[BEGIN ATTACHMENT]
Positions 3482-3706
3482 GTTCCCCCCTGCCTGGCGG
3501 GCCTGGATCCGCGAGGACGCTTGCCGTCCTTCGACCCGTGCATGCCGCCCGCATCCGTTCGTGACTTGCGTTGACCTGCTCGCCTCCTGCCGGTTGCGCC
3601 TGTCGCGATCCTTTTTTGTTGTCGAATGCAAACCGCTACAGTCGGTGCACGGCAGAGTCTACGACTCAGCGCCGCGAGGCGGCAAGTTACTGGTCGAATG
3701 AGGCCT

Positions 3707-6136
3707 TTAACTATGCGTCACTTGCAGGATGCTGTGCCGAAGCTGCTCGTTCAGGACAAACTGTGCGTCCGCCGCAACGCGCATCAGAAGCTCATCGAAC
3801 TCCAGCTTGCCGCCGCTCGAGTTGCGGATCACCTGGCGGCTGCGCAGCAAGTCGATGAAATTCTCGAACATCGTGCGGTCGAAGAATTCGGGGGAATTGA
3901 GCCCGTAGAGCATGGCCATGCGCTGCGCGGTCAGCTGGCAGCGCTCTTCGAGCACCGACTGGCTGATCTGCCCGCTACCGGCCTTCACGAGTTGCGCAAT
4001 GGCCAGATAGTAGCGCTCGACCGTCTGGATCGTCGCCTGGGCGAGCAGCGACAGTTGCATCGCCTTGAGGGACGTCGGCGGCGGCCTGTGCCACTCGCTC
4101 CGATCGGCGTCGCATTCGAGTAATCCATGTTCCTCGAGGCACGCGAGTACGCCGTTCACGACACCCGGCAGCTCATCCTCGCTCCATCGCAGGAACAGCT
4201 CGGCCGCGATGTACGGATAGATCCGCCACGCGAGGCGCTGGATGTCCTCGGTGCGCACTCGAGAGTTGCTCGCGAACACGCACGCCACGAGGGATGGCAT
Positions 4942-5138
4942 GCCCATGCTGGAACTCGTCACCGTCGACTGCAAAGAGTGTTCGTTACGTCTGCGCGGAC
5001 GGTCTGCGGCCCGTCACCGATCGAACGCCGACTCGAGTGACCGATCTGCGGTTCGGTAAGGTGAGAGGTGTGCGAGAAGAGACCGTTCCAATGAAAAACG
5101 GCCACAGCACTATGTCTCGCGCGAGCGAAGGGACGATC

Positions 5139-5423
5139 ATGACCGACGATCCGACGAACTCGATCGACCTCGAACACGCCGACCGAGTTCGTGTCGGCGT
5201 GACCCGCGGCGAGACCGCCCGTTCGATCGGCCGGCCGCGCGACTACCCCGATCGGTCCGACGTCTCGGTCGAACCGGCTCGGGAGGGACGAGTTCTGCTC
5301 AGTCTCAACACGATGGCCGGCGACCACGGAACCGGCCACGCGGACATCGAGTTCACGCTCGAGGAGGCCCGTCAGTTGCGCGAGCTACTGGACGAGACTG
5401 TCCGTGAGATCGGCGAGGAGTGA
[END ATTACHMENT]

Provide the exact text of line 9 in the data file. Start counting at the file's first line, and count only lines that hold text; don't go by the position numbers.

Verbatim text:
3901 GCCCGTAGAGCATGGCCATGCGCTGCGCGGTCAGCTGGCAGCGCTCTTCGAGCACCGACTGGCTGATCTGCCCGCTACCGGCCTTCACGAGTTGCGCAAT